A crying baby will calm down if given a sweet liquid. Even if that baby isn’t hungry.
So much for the fact that babies who aren’t hungry always refuse food. That it’s impossible to overfeed an infant. And that babies don’t eat for emotional reasons. Maybe that’s true for calm babies. But what about a fussy baby?
I want to teach my child to reach for cake and ice cream when unhappy, said no parent ever.
In June, The New York Times reported on a study that taught new mothers “responsive parenting” strategies to read their babies’ signals so that parents learn to:
- Feed hungry babies, but
- Soothe cranky babies without using food.
Dr. Ian Paul, one of the lead researchers, told The New York TimesWhen babies who aren’t hungry are soothed with food, these infants lose the normal ability to regulate their emotions and this projects later into life. Food becomes the mechanism to soothe these emotions.
The “normal” biological reaction to negative emotions is to lose your appetite. People (like me) who were taught to respond to negative emotions with food, feel hungry instead. Read Using Sweets to Soothe the Soul.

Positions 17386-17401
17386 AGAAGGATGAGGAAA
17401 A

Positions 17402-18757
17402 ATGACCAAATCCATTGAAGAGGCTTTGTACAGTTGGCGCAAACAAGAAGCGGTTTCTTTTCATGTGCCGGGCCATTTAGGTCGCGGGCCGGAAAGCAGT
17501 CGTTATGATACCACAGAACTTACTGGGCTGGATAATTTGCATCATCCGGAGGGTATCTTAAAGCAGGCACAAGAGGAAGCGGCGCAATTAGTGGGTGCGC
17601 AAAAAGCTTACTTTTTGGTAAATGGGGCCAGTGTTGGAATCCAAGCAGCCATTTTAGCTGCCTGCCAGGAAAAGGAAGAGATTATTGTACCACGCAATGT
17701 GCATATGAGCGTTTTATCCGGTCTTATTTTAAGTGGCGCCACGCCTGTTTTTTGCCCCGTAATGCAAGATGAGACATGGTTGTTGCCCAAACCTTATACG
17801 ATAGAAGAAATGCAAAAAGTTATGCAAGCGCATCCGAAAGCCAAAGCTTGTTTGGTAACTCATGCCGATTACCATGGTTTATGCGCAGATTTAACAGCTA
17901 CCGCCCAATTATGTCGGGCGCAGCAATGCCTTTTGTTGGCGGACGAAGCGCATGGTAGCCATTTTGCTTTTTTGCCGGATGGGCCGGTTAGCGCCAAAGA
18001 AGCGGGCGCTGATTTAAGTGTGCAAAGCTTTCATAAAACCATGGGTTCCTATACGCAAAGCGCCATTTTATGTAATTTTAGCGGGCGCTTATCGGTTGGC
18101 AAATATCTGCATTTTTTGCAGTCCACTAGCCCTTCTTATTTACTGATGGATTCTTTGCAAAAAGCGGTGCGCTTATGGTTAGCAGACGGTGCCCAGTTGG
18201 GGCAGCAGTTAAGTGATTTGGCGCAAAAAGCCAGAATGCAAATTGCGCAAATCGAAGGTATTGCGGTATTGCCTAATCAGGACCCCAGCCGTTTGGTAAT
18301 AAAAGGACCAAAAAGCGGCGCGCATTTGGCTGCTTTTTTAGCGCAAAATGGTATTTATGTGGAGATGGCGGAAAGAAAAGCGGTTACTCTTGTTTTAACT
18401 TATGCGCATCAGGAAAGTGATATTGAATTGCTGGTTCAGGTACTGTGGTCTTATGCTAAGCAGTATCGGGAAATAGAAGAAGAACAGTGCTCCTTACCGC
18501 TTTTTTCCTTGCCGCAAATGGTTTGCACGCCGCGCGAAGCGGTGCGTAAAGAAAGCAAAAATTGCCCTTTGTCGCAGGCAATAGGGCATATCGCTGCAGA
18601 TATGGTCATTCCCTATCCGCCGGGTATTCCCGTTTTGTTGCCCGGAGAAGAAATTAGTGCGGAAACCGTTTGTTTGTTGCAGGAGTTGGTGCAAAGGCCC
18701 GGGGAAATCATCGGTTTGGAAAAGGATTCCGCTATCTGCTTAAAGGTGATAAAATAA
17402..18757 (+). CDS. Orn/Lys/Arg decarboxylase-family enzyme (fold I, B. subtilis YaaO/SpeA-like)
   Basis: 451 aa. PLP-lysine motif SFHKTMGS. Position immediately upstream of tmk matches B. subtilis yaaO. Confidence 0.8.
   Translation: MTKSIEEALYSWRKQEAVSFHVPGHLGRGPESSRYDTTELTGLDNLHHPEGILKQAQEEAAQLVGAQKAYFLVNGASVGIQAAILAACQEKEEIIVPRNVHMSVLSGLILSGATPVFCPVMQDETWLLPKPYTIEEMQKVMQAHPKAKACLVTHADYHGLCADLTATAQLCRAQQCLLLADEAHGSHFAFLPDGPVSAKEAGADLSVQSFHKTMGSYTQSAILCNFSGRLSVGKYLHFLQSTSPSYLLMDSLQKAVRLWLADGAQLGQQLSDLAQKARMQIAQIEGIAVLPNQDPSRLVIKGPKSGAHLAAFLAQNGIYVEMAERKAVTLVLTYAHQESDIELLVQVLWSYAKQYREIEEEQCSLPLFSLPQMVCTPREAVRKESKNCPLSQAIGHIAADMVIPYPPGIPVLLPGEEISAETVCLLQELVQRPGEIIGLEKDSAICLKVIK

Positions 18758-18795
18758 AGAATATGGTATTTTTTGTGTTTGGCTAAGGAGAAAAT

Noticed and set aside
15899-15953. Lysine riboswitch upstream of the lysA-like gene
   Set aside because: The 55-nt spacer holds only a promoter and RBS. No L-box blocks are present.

Non-feeding techniques for calming a fussy baby include:
- Playing white noise
I’m a feeder, so know how hard it can be not to offer food to a fussy baby, an unhappy toddler (or even a teen). And, as the research shows, sweet gifts work.
But in this age of huge portions, cupcakes on every corner and constant snacking, it’s tough enough for people to learn the right eating habits – and that includes eating for the right reasons.
- Don’t feed your children to keep them quiet. Do feed them when they’re hungry.
- Don’t feed your children to make them happy. Do feed them when they’re hungry.
- Don’t feed your children to reward them. Do feed them when they’re hungry.
- Don’t feed your children when they’re bored. Do feed them when they’re hungry.
Most of us have problems in this department. My confessions:
Catch the habitude!
~Changing the conversation from nutrition to habits.~